04 Final flights

My love for Concorde burned more fiercely than ever. From that weekend, I made more of an effort to look out for the Concordes at home, and went to the riverside at Canary Wharf regularly to watch them. I visited Heathrow as often as I could. The viewing gallery was closed, but I found that I could get great views of the Concordes landing if I sneaked up to the top of Terminal 2 car park. Most of the time I got away with it, but on one occasion I had to do some fast talking when the security guards found me. Another time I walked out onto the roof and found a group of plane-spotters already there. They looked at me with some surprise, and asked what I was doing there. “I’m here to see Concorde!” I gushed. They were not impressed. “We see that every day – so what? But there’s a new A318 due in from Toulouse any minute now, and we’ve never seen this registration number before!” Oh well – different strokes for different folks, I suppose . . .

Concorde landing at Heathrow, April 2003
Concorde taxying, Heathrow, April 2003

Beauty in motion
One of the things I loved about Concorde was her liveliness – even when she was on the ground.

Sketch from life of Concorde at Terminal 4, Heathrow

Concorde at Terminal 4
I did this little sketch from the top of T2 car park, the day after the retirement was announced. Concorde has just come into Terminal 4 and the passengers are disembarking.



The summer of 2003 was one long goodbye to the beautiful bird. The Air France Concordes glided away to their retirement homes in museums. Fox-Bravo (F-BVFB) had the wingtips removed and was floated up the Rhine on a barge, like something from a medieval legend. Our own Concordes went on a lap of honour around the country and across the world, with crowds flocking to see them – and yet I still believed that someone would save them. British Airways would come up with a plan. Richard Branson would swoop in and buy them. People would write letters to their MPs, and the government would listen. The flood of support for Concorde on the internet would convince the powers that be to stay their hand.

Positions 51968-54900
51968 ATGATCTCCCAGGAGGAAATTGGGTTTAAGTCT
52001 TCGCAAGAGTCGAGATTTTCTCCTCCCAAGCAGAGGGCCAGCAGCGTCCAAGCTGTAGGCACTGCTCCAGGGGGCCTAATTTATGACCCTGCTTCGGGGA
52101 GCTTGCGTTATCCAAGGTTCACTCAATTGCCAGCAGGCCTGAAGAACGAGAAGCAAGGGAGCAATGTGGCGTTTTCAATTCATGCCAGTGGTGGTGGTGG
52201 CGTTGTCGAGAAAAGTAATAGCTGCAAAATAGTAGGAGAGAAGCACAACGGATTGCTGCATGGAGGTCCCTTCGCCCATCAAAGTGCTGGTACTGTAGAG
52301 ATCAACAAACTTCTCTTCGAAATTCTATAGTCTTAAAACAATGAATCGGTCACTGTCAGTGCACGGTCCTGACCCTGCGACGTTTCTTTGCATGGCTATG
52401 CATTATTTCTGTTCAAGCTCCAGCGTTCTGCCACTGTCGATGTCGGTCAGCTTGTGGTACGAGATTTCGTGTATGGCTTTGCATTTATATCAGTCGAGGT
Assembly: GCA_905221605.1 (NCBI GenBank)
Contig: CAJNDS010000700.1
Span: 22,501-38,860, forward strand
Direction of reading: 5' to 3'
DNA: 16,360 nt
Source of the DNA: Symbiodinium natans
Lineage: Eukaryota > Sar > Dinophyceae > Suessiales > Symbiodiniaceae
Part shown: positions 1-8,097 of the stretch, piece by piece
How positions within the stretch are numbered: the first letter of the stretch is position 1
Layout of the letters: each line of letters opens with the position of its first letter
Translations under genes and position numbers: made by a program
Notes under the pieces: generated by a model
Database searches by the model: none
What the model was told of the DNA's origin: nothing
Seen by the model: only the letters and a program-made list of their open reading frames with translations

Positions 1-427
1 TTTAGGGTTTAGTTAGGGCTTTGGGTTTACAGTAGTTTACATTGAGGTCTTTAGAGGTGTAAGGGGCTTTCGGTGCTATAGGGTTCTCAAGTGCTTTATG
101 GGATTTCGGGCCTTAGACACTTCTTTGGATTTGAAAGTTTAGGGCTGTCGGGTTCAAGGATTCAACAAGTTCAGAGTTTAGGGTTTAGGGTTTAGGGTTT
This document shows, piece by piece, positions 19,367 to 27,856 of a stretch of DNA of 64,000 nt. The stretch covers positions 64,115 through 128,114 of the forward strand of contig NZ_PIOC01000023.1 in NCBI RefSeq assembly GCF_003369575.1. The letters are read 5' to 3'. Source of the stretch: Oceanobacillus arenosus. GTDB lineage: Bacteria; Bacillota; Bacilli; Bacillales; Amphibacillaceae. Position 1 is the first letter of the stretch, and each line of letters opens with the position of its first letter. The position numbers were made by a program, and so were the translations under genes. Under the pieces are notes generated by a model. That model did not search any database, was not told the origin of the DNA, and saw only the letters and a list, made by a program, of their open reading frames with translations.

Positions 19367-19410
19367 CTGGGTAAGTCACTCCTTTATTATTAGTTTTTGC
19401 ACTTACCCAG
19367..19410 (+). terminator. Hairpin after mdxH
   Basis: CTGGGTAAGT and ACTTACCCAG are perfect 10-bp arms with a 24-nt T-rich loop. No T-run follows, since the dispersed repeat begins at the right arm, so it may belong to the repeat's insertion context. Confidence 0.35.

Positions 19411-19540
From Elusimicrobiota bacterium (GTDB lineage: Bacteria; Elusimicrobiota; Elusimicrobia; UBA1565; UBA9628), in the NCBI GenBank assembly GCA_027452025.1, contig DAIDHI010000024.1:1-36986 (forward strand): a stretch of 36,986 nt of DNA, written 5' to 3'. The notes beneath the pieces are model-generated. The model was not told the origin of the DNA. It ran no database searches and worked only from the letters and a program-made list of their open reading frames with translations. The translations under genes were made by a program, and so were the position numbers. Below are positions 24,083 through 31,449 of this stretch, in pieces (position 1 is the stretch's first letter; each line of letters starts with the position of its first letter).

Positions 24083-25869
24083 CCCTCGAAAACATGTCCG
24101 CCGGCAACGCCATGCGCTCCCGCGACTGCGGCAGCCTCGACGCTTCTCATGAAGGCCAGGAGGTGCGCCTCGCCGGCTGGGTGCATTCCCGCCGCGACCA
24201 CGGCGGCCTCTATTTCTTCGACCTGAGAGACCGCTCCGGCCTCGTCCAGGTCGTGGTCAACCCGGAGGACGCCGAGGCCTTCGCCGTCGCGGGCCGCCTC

Yet on 24 October 2003, I was back on the roof of Terminal 2’s car park, watching as Alpha Golf flashed over our heads in the afternoon sunlight, on her way to do her final circuit over London, and then as the last three commercial flights drifted down through the pink sky.

Concorde G-BOAG on her final circuit over London

Alpha Golf overflies London for the last time >>

This time the roof was full of people. As I looked around, I saw that the roof of Terminal 3 car park was packed as well. Every high point had tiny figures craning up at the sky. No security guards stopped us – there were just too many of us. Crowds jammed every spare patch of ground near the landing area, despite the official warnings for people to keep away from the airport. As it happened, I was in the wrong place to see the touchdowns, and could only peer through the buildings as the Concordes disappeared from view and then darted past the T3 car park. In a way, though, that was fitting: for me it was “au revoir” rather than “goodbye”.


Concorde comes into land at Heathrow as workers watch from rooftop

Returning to Earth
I took several photos of the landings, none of them very good, but I was simply enjoying the sight of three Concordes in flight at once – it seemed beyond belief that we would never see this again.


Concorde touches down as thousands watch, 24 October 2003

Crowds of admirers
A fleeting glimpse of touch-down. I didn’t see the very end, when the wheels touched the tarmac, but in a way I was glad about that. I was amazed at the number of people on the rooftops. This picture just shows what the aeroplane meant to all of us. 

< 03 A series of shocks | 05 The Save Concorde Group >

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